Azhar Ali's unbeaten ton gives Pakistan hope in Southampton Test
Captain's 141 helps visitors post 273 but England gain 310-run lead after day three
With Pakistan heading towards an inevitable series defeat and the position hopeless, it was pushing it to say this was a moment of glory for Azhar Ali.
He is not universally favoured as captain. Far from it. His form had been indifferent. He had scored 72 from his previous five Test innings combined, which included two ducks.
He had been powerless to stop England amassing a mammoth total of 583-8 in the first innings.
With everything going against him, he at least bought himself some respite, and a reminder for the doubters that he can play a bit after all.
Pakistan’s captain scored his 17th Test century, as he offered proud resistance against England’s on-song pace attack on another gloomy day in Southampton.
With inclement weather forecast to play havoc with the remaining two days of the third lockdown Test between England and Pakistan, his effort may yet have been enough to force a draw in this match.
At the start of the day, it had appeared as though the story of the day was going to be about 600 for an Englishman, rather than a hundred for a Pakistani.
James Anderson had started this Test match with 593 Test wickets. Seven in the match, to become the first fast bowler to 600 in Tests, was certainly within his compass.
The way he started, it seemed as though he was in a rush to get them all in one go. He took the first three wickets to fall as the beleaguered tourists endured a torrid time on the evening of day two.
Then he was straight back into his work the following morning, as he had Asad Shafiq caught by Joe Root in the slips.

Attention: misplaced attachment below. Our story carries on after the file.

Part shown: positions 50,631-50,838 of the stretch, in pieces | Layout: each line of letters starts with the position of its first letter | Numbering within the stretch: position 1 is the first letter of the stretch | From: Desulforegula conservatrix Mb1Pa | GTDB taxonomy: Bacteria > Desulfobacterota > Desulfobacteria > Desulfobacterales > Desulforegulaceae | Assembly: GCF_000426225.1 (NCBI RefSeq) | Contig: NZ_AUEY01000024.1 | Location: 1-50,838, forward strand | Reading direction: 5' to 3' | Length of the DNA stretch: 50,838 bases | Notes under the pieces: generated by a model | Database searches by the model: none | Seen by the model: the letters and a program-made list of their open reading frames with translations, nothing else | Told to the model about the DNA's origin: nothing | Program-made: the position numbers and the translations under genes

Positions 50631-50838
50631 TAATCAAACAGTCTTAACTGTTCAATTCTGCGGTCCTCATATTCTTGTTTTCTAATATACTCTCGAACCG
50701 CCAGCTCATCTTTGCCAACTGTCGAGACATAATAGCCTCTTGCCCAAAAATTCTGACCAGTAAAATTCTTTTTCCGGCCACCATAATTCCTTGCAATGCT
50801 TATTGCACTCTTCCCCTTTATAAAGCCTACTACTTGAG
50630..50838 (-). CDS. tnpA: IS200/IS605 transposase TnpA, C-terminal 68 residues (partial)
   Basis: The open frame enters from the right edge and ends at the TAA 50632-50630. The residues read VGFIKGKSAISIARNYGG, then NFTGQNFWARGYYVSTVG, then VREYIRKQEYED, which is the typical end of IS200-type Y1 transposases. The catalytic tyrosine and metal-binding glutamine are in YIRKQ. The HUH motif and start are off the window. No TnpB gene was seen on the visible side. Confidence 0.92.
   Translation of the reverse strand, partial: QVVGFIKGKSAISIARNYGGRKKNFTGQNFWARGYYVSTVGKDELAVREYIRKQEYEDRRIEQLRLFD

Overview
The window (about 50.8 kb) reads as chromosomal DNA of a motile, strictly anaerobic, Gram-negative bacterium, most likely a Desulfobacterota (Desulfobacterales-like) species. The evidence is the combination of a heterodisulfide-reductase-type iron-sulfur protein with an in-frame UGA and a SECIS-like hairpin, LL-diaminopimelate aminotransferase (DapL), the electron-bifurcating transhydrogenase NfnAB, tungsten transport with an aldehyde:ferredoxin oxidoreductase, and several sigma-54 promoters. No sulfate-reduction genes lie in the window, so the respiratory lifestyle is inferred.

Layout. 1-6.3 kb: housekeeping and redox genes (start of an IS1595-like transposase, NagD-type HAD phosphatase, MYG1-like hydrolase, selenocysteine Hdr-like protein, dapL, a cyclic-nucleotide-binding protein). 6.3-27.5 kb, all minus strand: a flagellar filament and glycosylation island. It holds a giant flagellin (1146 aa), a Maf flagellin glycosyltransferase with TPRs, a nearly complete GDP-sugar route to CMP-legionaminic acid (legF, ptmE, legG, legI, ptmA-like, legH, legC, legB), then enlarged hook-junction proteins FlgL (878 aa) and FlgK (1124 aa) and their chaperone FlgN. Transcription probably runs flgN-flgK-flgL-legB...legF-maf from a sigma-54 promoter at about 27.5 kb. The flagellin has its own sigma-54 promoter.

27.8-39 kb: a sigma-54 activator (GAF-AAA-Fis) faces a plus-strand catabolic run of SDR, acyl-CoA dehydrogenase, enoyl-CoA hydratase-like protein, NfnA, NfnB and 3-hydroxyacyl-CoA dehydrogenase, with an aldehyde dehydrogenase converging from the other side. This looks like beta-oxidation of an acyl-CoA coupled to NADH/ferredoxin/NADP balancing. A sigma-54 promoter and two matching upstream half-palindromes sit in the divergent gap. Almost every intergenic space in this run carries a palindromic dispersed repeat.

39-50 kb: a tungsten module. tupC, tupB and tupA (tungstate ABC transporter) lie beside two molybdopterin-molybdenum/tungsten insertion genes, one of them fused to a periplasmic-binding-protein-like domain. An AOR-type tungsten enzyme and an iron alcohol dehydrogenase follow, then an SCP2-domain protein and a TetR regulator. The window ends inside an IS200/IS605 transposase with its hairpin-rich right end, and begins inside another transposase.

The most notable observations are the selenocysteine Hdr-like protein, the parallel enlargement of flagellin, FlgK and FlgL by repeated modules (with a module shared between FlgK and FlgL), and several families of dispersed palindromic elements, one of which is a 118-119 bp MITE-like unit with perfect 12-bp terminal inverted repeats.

At 30-4, it felt like all that stood between the hosts and an early win was the weather. Play was twice halted for rain in the morning session.
For the second Test running, though, Mohammed Rizwan provided some backbone in the Pakistan middle order. He joined his captain in a stand worth 138 for the sixth wicket.
If Azhar’s effort marked a return to form, then one of the opposition knew exactly how he felt.
A few weeks ago Jos Buttler must have felt just as put upon as Azhar. Run-shy, and with a series of listless displays with the gloves, Buttler’s position in the England team was in doubt.
Since then, he has shared in a partnership – with Chris Woakes, which won the opening Test – that will probably define the series.
Then in the first innings of this game he made his career best score, and batted for longer than he ever has done before.
Revived, he has hit a spectacular vein of form behind the timbers, too. First, he held a smart catch, up at the wicket to dismiss Fawad Alam off the off spin of Dom Bess.
Then he ended Rizwan’s rearguard with a fine diving catch down the leg side off the bowling of Woakes.
Rizwan, who made 53, has been earning rave reviews for his own glovework in this series. He might have appreciated his opposite number’s effort had it not brought about his own demise.
Shortly after, Buttler bettered that effort, this time diving further and higher to catch Shaheen Afridi one handed, again down the leg-side, off Stuart Broad.
For much of the afternoon session, it appeared as though England’s fielders were conspiring against Anderson.
Rory Burns and Zak Crawley put down simple catches in the slips, then his old friend Broad could have ended Azhar’s vigil with a simple chance at mid-on.
He grassed it, then somehow ran out Mohammed Abbas with a direct hit having disdainfully thrown the ball away in disappointment.
Anderson seemed ready to erupt, yet kept it together long enough to end Pakistan’s innings by dismissing Naseem Shah, to complete his 29th five-wicket haul in Tests.
That left Azhar on 141 not out, and Pakistan 310 runs behind. England enforced the follow on, went straight back out, only for the umpires to call a halt due to bad light as soon as they made it to the crease.
Published: August 23, 2020 10:40 PM